I strongly recommend using some sort of self watering mechanism for the containers as they definitely dry out FAST. I found larry halls self watering rain gutter system performed exceptionally well.

    Keep us updated on your chlorine research

    Reply

  29. Rob Bob's Aquaponics & Backyard Farm
    January 8, 2020 @ 7:34 pm

    Nice looking potted garden Stephen.. Do you treat rosemary as an annual there or is it one that over winters OK ?

    Reply

  30. TheItalian Garden
    January 8, 2020 @ 7:34 pm

    i really need to make a few wicking containers for tomatoes. they are very hard to keep watered some times during the hot seasons which extends here from late may to late august.

    Reply

  31. KALSINFILMS
    January 8, 2020 @ 7:34 pm

    Hi Steven,

    I am so mesmerized by you I can't stop watching and criticizing you.

    OMG why are you hiding behind 3 planters while making a video. Next time you can try placing a speaker on the screen and phone it in for god's sake.

    Ah by the way I learned a lot from this video. Thanks for that. Otherwise you are just plain pain.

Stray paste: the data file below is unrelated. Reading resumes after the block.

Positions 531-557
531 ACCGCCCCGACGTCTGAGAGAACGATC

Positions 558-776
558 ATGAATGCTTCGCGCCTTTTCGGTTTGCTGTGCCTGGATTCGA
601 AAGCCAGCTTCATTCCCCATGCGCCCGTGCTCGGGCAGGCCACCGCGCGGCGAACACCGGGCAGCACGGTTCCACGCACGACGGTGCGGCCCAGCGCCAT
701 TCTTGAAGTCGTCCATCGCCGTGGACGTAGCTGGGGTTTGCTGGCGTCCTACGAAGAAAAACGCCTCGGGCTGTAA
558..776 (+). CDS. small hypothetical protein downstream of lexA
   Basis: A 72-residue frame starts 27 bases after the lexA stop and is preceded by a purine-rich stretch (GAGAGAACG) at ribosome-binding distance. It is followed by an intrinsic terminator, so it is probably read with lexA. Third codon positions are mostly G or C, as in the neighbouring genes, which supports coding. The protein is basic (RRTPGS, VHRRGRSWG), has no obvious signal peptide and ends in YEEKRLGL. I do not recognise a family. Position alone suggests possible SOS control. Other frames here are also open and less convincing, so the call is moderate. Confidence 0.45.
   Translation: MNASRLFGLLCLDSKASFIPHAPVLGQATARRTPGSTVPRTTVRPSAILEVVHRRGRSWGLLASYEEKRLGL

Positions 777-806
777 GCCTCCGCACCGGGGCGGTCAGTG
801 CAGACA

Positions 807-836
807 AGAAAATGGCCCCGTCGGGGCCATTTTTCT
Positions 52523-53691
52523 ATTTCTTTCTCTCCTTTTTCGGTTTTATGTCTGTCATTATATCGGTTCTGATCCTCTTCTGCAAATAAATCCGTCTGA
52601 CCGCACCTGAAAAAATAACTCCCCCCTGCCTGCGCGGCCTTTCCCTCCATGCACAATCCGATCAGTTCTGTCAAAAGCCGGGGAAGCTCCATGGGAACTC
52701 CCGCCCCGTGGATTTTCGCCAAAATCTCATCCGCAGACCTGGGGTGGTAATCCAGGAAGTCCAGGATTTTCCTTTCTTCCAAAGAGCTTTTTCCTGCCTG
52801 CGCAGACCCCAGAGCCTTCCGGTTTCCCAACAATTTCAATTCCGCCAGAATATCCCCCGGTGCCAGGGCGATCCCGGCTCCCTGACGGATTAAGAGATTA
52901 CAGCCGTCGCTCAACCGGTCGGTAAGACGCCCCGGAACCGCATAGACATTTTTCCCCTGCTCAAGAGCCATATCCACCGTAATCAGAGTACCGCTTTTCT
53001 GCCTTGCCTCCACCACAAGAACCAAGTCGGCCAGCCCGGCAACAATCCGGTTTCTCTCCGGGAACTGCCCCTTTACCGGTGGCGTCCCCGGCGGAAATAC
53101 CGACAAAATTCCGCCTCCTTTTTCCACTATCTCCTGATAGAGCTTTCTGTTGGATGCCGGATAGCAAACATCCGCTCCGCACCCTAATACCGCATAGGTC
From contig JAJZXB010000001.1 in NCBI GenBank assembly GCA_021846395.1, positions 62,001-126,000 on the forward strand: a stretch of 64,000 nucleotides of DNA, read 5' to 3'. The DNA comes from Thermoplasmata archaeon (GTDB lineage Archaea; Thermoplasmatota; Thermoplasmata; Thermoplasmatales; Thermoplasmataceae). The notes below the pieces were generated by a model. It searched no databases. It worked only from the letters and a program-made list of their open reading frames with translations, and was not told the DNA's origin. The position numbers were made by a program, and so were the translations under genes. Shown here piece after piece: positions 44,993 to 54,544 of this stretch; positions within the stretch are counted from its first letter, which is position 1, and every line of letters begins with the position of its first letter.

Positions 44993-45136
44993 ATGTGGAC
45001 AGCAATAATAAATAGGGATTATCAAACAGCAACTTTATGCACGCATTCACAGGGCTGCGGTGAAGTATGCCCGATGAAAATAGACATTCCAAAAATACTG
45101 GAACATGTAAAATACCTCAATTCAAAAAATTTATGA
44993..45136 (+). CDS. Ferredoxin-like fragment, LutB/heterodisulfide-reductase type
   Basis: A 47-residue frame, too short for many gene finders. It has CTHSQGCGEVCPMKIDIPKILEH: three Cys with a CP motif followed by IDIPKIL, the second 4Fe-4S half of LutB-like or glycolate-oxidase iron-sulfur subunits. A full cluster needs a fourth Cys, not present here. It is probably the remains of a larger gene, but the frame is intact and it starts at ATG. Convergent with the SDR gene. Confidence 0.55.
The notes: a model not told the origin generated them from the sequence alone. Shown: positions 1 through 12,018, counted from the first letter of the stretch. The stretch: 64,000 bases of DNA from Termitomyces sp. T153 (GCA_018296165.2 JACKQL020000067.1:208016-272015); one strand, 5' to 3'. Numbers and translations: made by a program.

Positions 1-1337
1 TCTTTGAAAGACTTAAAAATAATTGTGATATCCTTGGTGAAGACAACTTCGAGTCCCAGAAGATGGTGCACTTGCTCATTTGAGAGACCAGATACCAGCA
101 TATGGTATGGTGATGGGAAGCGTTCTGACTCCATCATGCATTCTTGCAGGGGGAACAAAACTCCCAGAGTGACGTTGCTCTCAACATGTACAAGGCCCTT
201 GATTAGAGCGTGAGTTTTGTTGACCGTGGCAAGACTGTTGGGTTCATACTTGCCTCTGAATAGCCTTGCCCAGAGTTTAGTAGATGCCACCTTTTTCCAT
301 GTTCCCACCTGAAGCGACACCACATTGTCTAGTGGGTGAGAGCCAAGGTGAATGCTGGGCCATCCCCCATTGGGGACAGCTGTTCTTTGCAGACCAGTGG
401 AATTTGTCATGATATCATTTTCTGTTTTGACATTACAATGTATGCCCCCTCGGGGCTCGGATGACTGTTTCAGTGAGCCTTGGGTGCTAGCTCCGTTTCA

I can't wait to watch your next video and find 30 things I hate about you while learning a few new things.

    I can't quit you you damn Canadian. What are these feelings I am having. God, Jesus, Allah, Moses, Buddha and Tom Cruise Please help me.

    Make a video about compost as mulch please.

    Adios. 

    Your conflicted Viewer from Los Angeles CA.

    Reply

  32. Natural Living Designs
    January 8, 2020 @ 7:34 pm

    Great info Stephen! I look forward to you next video on "Does chlorine in the water kill the beneficial microbes in the soil?"   I would imagine chlorine is terrible for a garden..that is why I have NEVER used city water on any of my veggies. One thing is for sure you will scientifically break it down for me!(-:

    Reply

  33. Ronnie & Minh
    January 8, 2020 @ 7:34 pm

    We have 3 acres to grow in and we still grow lots of food in containers. Container growing is awesome.

    Reply

  34. TheNoviceGardener
    January 8, 2020 @ 7:34 pm

    Hi Steven will the honeyberries do well in containers?

    Reply